I don’t think there’s any historical precedent for how much raw “hard power” is in the hands of engineers right now. In the past, great engineers would be working under the protection of a king or something, and their designs would take hundreds of people years to deploy. If you’re designing ships for Britain when the British Navy was entering its golden era, those guys, the shipbuilders, aren't the King. I believe this is a very distinct moment in human history for this reason.
I was speaking with a prominent AI engineer recently, and I asked if he felt pressure about designing the initial culture of the universe. But he disagreed with that characterization, he prefers to think that he is uncovering what was already there. Physics designs the plane.
But if the universe doesn’t want us to design her, why did she give us all this creativity?
It’s something that’s tricky to discuss publicly, but much of mass behavior is also defined by live players who bother to shape it.
Yes. It's a tricky thing to talk about, my stance is in between. Singular genius and agency can move mountains and it's good to foster the idea in society that you can aspire to that, but I do agree with the criticism that the historical focus on this can downplay the contributions of others. Every time I go to a hospital I'm like damn, there's heroes all around me.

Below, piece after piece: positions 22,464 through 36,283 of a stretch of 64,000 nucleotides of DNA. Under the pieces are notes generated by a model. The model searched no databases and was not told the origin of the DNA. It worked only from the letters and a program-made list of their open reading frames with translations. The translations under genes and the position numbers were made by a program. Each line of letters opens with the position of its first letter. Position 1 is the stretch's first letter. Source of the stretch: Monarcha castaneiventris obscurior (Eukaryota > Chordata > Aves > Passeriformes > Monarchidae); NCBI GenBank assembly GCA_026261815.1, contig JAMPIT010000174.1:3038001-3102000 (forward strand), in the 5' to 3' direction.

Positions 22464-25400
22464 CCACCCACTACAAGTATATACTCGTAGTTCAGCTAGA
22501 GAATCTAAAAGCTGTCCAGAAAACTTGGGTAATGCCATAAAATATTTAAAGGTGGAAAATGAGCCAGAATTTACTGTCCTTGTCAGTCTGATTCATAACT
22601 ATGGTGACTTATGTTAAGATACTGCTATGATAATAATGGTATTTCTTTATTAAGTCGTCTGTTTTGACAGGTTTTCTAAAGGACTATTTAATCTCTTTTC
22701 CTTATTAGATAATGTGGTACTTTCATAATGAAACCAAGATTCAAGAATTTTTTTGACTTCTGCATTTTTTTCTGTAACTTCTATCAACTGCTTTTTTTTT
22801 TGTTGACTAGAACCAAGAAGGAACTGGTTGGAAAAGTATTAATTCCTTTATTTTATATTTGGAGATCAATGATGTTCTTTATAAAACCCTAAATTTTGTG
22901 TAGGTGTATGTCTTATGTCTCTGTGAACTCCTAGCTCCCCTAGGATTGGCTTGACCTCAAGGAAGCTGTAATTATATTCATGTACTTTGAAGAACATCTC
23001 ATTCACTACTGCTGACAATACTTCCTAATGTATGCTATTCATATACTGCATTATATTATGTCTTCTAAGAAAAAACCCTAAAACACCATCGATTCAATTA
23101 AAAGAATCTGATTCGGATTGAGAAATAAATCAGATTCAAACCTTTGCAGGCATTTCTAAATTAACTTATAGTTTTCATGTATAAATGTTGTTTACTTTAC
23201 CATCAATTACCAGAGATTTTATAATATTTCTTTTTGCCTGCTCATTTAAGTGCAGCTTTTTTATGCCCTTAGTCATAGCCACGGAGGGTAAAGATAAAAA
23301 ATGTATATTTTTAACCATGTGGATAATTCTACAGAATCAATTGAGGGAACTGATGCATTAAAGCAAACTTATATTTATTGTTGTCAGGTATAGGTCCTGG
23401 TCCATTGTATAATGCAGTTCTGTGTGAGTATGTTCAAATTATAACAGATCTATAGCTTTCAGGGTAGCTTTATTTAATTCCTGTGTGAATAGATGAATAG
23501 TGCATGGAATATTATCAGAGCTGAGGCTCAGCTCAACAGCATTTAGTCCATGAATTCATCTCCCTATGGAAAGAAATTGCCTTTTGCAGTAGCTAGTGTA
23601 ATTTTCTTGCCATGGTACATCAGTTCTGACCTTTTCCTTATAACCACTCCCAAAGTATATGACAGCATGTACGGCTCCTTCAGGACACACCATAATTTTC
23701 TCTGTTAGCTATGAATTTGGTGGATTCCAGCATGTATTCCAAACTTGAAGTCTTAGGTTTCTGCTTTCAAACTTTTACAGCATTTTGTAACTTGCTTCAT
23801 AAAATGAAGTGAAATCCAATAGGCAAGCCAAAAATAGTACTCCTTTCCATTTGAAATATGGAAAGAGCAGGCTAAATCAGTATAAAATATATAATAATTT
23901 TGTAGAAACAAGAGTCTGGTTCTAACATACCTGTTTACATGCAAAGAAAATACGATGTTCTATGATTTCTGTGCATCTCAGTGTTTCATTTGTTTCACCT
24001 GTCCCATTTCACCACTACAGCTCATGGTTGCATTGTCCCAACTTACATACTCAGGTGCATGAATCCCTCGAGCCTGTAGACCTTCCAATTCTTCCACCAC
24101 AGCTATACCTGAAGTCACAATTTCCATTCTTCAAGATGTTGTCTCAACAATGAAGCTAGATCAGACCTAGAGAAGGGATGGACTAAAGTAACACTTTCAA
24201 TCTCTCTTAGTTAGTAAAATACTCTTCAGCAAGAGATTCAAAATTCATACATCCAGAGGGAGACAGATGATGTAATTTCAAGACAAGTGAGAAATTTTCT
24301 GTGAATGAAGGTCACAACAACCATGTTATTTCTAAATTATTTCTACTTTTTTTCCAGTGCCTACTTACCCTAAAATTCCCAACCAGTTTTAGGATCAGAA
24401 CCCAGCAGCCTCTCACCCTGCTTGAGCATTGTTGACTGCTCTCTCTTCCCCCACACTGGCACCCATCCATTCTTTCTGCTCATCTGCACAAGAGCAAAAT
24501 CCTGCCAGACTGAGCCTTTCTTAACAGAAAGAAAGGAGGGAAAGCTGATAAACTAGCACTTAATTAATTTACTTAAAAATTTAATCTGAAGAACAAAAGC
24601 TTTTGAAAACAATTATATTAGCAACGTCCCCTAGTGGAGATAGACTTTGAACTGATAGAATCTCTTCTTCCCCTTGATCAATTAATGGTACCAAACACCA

But I also listened to a podcast the other night on Napoleon or something. And the girl was just like “Oh, you know, and we all know the Great Man Theory is, of course, false.” Your job is studying Napoleon! Like what!? Like I don't think the people of France are down to reinstate the monarchy for just anybody. Let's be real. The truth of things is usually somewhere in the middle.
What role does individual agency play in the development of AI technology?
I think the arena has already selected for maximum agency when it comes to AI. This has always been where I’ve met my people, if you care about AI you care about worldbuilding. But because the stakes are so high, I think we’re discouraging ideation. There is this sort of abdication of responsibility. Clearly we have a tool that can save us from climate change, nuclear winter etc, in theory. But to actually say that out loud makes the stakes even higher than they already are. You don’t want to be the guy who got it wrong at this moment in history.
My AI friends want to create the tools that give us infinite abundance and whatnot, but I want actual concrete cultural plans. Social media is traumatizing people out of ideating, and it’s creating a weird power vacuum. You have all these massively agentic people but we don’t know what they actually think.